This is a preview of a review booklet that I created to practice the Spanish Simple Future Tense. The entire booklet consists of 47 pages of worksheets, and is available at Teachers Pay Teachers. If you need a review, perhaps you can find something in the preview below that will help you to use the Spanish Simple Future Tense.
I have just created a new 40 page Spanish practice booklet. It is called Tener, Estar y Doler – Expressing Physical States, Moods and Feelings. It is created for the novice level Spanish student and is available at Teachers Pay Teachers.
Here is a preview.
I have just created a practice and review booklet regarding the gender and number of Spanish adjectives. Below is a preview of this resource. The entire booklet is available at Teachers Pay Teachers.
Paz (peace) is my Spanish word of the day. In looking around the Internet for various definitions of peace, I came across an interesting site called Howcast which provides free how-to video guides. It has 87 Beginner Spanish grammar and vocabulary videos. One of the vocabulary videos demonstrates how to pronounce and use the word paz.
One of the reasons that I have been thinking about the word paz lately has to do with the fact that I have joined a free WordPress class called Blogging 101. Our first assignment is to publish a “who I am and why I’m here” post to introduce ourselves to the world.
My name is Susan. I am certified as an English as a Second Language teacher and I also consider myself a perpetual student of Spanish. Although I studied Spanish at the university, since graduation I have not had the opportunity to use this beautiful language often. I do what I can to maintain and improve my language skills. I have a continuous curiosity about Spanish.
I created this blog for two reasons.
The first reason is that I want to journal about how I work on my Spanish skills in my daily life. I will write about books I have read, television shows and films I have viewed, Internet sites, personal thoughts, and conversations with others.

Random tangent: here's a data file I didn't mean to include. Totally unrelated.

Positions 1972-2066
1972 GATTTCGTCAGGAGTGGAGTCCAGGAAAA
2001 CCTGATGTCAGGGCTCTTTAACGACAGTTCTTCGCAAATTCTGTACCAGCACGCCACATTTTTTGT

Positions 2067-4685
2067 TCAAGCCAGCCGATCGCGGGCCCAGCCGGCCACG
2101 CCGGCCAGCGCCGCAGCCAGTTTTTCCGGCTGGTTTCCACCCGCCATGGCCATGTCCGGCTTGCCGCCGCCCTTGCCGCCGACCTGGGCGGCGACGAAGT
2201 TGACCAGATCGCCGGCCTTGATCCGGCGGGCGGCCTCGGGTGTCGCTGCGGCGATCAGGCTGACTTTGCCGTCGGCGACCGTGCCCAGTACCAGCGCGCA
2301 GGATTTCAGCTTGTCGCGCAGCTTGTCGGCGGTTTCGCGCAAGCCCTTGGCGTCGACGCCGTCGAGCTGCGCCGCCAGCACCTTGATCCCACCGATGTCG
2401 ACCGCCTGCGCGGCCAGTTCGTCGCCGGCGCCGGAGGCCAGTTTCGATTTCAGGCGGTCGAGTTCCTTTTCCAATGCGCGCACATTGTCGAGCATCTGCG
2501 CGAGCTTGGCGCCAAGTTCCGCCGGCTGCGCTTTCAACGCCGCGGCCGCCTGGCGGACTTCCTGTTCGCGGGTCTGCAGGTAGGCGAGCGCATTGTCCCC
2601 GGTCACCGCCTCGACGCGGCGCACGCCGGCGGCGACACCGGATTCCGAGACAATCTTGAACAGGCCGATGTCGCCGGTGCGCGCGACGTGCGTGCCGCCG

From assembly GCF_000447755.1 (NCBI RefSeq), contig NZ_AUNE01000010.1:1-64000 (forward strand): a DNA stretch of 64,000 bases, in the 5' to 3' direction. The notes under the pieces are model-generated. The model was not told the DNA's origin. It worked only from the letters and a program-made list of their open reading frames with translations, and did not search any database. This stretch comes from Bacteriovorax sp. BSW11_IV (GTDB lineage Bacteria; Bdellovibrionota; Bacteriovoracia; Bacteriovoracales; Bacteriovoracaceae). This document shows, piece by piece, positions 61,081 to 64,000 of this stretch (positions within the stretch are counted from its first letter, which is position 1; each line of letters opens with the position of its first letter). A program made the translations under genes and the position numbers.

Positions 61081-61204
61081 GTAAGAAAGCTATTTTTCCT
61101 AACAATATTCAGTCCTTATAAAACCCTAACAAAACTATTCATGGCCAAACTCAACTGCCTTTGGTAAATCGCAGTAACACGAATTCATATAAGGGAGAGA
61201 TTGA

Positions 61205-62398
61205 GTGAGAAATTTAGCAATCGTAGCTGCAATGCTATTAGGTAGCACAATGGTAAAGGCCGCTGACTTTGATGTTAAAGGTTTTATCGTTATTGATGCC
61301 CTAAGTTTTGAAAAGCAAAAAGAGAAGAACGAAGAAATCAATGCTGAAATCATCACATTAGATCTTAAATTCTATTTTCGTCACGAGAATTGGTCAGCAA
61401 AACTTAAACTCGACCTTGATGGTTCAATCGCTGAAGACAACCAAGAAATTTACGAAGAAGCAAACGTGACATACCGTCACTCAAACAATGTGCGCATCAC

The second reason has to do with my Teachers Pay Teachers Store. I create Spanish and English as a Second Language teaching materials and sell them at Teachers Pay Teachers. I will publish free samples of my work here. I would like to use this blog as a way to connect with my followers at Teachers Pay Teachers as well as with any student or teacher who may happen to run across it as they search the Internet for teaching and learning materials.
I am fascinated by other cultures and languages. I hope that providing information about the Spanish language and culture will in some small way help to bring bit of understanding and paz to our planet.
Se is a pronoun with many uses. I just finished reading The Nine Uses of Se from El Blog Para Aprender Esapñol. This is a wonderful blog. Raquel and María are Spanish teachers based in Madrid who give Spanish lessons via Skype. They also share lots of wonderful information and videos for Spanish students.
Here is a very, very brief summary of the EBPAES post.
1. Reflexive Se
Reflexive verbs are generally used when talking about the body, clothing, or feelings.
Mi hija se peina en el baño. (She combs her hair in the bathroom.)
2. Pronominal Se
Some verbs only have a reflexive form. A non-reflexive form does not exist.
arrepentirse – to regret Se arrepintió de decir eso. (He regretted saying that.)
3. Reciprocal Se
This form is used to express each other.
Se pelearon porque no se entendían. (They fought with each other because they did not understand each other.)
4.Some verbs have a reflexive and non-reflexive form. These verbs change their meaning when used reflexively.
admirar – to admire admirarse – to be amazed
5. Se as an Indirect Object Pronoun
Ella se lo da. (She gives it to him.)
6. Emphatic Se
¡Se pasó la noche conduciendo! (She drove all night!)
7. No fault Se
El vaso se cayó. (The glass fell down.)
8. Se Impersonal
This is a type of passive voice. It is used to describe situations in general. Sometimes this kind of verb has a direct object and other times it doesn’t. If a direct object is used, it requires the personal a.
Se vive bien en Aspen. (One lives well in Aspen.)
Se detuvo a los ladrones. (They stopped the robbers.)
9. Passive Se
This is the true passive voice.
Se dice coche en España y carro en México.
Se certainly is a multi-tasking word!
I have always found reflexive, pronominal, and reciprocal verbs challenging to understand and use. An example of a verb that has both a pronominal and non-pronominal form is parecer. Parecer means to appear, to seem, to look. The pronominal form of the verb – parecerse – means to appear alike, to seem alike, to look alike. Notice the use of the pronominal and non-pronminal forms of these verbs in the following sentences:
Tú pareces cansado.
Samuel se parece a Simón.
I have created a booklet of handouts and worksheets to practice the use of reflexive, pronominal, and reciprocal verbs which is available at Teachers Pay Teachers.
Here is a sample of the booklet.